Home ANS Reports Join me as a “voice for the voiceless”

Join me as a “voice for the voiceless”

by Dan Wooding

By Dan Wooding, Founder of the ASSIST News Service 

Peter and Dan with Love awardLAKE FOREST, CA (ANS – July 26, 2017) – Many of you have so kindly sent your congratulations for me being honored with a top “Humanitarian” award at a major film festival on Saturday for my long-service on behalf of persecuted Christians around the world.

I was privileged to receive the “Spirit of Love & Peace Award” on the final night of the “2017 Love International Film Festival” that took place on July 22, 2017, at the historic Saban Theater in Beverly Hills, California. I was able to share with the large audience about how God changed my life, from a tawdry tabloid journalist, to become a “voice” for persecuted Christians.

In a letter to me from the film festival organizers, I was humbled to read, “The Festival board is pleased to present this award to you for your inspiring achievements and work as an award-winning journalist and humanitarian.”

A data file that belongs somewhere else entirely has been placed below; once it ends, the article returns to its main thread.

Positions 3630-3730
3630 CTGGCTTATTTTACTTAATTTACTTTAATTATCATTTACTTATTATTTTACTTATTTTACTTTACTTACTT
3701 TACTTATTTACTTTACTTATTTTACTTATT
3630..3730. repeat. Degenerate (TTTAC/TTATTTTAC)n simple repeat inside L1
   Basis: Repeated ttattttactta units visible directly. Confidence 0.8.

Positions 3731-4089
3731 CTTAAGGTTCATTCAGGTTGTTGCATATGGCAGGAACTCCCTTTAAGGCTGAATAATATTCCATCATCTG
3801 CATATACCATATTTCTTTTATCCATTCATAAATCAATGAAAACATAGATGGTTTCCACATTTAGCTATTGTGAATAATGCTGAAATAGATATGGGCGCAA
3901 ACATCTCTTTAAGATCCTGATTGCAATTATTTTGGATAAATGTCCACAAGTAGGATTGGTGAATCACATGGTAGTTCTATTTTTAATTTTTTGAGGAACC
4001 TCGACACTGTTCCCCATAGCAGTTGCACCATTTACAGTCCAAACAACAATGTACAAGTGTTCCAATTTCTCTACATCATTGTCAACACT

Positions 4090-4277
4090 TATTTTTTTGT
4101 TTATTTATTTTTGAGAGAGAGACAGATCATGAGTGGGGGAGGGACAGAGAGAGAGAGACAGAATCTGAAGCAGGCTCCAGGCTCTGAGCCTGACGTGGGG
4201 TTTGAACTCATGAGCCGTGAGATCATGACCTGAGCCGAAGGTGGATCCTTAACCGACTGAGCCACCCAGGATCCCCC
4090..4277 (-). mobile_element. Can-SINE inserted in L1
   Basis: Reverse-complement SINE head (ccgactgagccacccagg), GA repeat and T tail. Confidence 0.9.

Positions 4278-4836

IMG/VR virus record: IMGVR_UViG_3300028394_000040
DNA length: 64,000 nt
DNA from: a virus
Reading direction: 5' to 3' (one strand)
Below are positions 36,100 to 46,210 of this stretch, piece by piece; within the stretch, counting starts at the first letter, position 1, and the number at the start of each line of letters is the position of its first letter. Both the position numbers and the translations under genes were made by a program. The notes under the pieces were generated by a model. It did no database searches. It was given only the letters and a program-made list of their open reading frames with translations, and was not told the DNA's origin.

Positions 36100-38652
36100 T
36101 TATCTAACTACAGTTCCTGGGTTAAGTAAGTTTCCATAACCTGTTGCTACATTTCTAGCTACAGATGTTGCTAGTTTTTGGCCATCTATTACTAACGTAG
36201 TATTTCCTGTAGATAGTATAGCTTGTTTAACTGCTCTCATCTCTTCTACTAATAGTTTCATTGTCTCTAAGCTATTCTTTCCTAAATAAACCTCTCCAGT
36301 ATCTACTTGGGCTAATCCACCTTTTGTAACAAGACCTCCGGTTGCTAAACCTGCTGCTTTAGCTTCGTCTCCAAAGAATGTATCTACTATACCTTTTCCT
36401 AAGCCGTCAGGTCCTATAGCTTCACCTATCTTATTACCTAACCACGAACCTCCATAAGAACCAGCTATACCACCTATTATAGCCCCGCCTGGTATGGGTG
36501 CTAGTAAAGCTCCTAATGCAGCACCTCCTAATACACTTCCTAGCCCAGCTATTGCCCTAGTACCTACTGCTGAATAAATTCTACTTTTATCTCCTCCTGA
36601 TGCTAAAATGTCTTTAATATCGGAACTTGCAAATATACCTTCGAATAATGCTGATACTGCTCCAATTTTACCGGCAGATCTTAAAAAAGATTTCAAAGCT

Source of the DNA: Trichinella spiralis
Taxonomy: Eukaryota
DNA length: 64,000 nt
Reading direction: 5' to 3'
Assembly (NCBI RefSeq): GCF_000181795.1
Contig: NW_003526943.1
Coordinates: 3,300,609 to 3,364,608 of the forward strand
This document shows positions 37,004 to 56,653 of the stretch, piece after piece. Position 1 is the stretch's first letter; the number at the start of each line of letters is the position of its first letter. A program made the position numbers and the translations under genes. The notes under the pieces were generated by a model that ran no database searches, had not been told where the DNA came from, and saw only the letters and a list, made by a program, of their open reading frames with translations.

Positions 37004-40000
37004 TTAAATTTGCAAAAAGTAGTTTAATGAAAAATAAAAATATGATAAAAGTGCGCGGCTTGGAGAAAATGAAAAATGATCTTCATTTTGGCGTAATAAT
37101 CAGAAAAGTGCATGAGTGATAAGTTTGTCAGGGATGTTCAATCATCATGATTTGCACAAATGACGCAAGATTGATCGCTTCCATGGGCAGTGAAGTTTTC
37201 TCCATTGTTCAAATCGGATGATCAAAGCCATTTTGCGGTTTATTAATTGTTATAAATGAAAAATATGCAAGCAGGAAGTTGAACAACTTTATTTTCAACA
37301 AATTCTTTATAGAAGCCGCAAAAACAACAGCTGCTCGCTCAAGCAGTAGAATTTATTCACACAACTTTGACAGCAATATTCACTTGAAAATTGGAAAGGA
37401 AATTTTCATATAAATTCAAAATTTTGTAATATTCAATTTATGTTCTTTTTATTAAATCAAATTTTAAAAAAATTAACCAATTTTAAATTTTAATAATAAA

What made the event so special for me, was that the award was presented to me, before a large crowd drawn from the Hollywood entertainment community, by my younger son, Peter Wooding, who was over on a vacation from the UK with his family, and is himself a respected TV journalist in Great Britain.

He was joined onstage by Lance Wilder, a top artist from “The Simpsons” TV show, who shared about our long friendship.

Before making the presentation, Peter, who is now the London Bureau Chief for the Global News Alliance, read out a message to myself from veteran entertainer, Pat Boone, in which the former teen idol said, “Dan, dear brother, behind your back, and occasionally to your face, I call you ‘Apostle Dan’, as in the Apostles Paul and John and Peter, in the Bible.

Dan Wooding and Michael Little at the DMZ“Why? Because these others are recognized and honored ‘apostles’– or ‘messengers’ — of the Gospel’, which means, and is, Good News.

“And that’s always been your specialty: Good news. Not sensational, or criminal, or critical, or morbid or salacious. Not slanted or biased or political… but instead, factual, objective, uplifting, commending, even inspirational… but unfailingly GOOD NEWS.

“You’re always searching for the best in people and their activities and projects… not the embarrassing, or titillating or morally questionable, although that would attract readers. No, you look for and report the stories of people and events that underscore the better sides of our natures and our efforts to make things better for others.”

After Peter had handed me the award, I was able to share a little of my story with the large audience packed into the famous theater. I explained how I had previously worked as a tabloid journalist in London, England, and that life was a “mess” with lots of “drinking” and “I had all but lost my Christian faith.”